Her work was usually project-oriented and conducted over about six months, but this depended on work she had been commissioned to do.

"There is this ebb and flow. I’m quite a project-based person, which is a response to trying to maintain an art practice while having to pay your rent.

"Each project also helps get funding and support from Creative New Zealand, as well.

"That’s why the fellowship is so nice. It allows me to develop a studio-based practice more long term. I can develop ideas rather than quick-fire projects started and completed in six months."

That approach had taught her a lot about thinking on her feet and responding to opportunities.

"It’s so nice to be able to just breathe."

She has also done a variety of residencies, including at Singapore’s NTU Centre for Contemporary Art, the Banff Centre in Canada and at The Physics Room in Christchurch.

Last year was a busy one for Reweti, who has a master’s degree in Maori visual arts from Toioho ki Apiti at Massey University.

"It’s kind of different as it is an art school within a Maori studies department. It was really formative for me and my practice."

She is part of the Mata Aho Collective, four Maori women who work collaboratively to create large-scale objects under a single authorship. The collective was among the first New Zealand artists to be invited to exhibit in "documenta" in 2017 alongside Nathan Pohio and the late Ralph Hotere.

"Playground of the Gods", 2019.
"Playground of the Gods", 2019.
The collective’s latest project, a 14m-high column of woven marine rope, has been acquired and exhibited by the National Gallery of Canada, while in 2019 its work was exhibited in the Oceania at the Royal Academy, London, the Quai Branly in Paris and the Honolulu Biennale in Hawaii.

Last Thursday, it was announced the Canadian rope project had been nominated as one of four works shortlisted for the Walters Prize, New Zealand’s most significant contemporary art award.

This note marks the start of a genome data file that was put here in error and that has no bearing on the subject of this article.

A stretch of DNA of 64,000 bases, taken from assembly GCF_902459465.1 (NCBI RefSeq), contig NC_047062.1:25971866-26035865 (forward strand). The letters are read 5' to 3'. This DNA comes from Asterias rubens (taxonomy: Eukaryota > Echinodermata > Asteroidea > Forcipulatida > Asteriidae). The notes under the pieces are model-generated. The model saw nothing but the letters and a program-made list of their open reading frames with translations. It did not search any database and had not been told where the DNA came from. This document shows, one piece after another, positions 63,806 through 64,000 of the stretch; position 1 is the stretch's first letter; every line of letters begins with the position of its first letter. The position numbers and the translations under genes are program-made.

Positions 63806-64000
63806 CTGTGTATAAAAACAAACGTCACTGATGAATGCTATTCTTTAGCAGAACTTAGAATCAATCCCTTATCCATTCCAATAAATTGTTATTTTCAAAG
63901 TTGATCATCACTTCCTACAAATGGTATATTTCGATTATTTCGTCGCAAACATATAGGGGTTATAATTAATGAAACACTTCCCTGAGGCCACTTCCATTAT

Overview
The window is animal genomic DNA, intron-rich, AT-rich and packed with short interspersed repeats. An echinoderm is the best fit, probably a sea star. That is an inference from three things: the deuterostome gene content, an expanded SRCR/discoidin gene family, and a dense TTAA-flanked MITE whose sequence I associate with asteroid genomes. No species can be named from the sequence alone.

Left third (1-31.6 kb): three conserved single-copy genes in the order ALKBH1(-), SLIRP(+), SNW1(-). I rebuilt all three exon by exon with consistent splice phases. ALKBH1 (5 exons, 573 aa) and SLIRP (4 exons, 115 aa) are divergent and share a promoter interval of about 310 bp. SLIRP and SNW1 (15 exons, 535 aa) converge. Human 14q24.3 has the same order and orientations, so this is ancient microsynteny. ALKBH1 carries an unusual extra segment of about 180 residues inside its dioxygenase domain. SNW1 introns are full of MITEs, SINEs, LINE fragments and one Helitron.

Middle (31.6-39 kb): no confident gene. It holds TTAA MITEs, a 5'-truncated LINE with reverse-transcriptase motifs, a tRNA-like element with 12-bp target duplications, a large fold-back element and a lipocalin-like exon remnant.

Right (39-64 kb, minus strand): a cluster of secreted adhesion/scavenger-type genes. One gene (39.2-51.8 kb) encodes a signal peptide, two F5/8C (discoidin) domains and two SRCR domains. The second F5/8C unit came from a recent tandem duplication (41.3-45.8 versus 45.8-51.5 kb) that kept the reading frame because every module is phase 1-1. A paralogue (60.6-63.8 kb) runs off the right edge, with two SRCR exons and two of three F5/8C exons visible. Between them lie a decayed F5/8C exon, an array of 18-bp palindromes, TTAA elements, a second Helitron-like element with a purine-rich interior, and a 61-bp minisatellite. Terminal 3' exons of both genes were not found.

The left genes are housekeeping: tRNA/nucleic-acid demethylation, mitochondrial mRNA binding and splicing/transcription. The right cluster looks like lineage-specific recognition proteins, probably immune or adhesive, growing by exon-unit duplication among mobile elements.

The collective recently returned from the Dhaka Art Summit in Bangladesh.

"We travel quite a lot."

Reweti’s lens-based practice focuses on Maori histories of place and has its origins in her photography endeavours at high school, but it was not until she saw Rachael Rakena’s moving-image works at the Christchurch Art Gallery that a career as an artist seemed like a possibility.

"They had this amazing Ngai Tahu exhibition. It was the first time I’d seen Maori content that was video work within a very big and new gallery. It was intimidating. It definitely sparked my interest."

Since then she has developed her photography and moving-image practice.

"Photography and moving image are a practice I can rely on. I know it well enough to be playful with it, stretch it out a bit. It’s been a slow development of having a practice and practising."

She has never been attracted to other mediums of art. "I can’t really draw."

"I like how a camera uses light to create an image. I’ve always been really fascinated with that. Especially those early cameras, like a camera obscura or pinhole camera. The simplicity of having a dark space with a small hole of light is magical and very simple as well."

Reweti has also been curating shows and would like to contribute to the ecology of arts, especially Maori arts in New Zealand. She co-curated the 2018 show "Maori Moving Image: An Open Archive", which exhibited the works of more than 20 Maori artists at both the Dowse Art Museum and Christchurch Art Gallery.

Being in lockdown has not fazed her too much.

"I’m quite introverted anyway. I’ve got a vegetable garden and two flatmates, so we can adapt to whatever happens."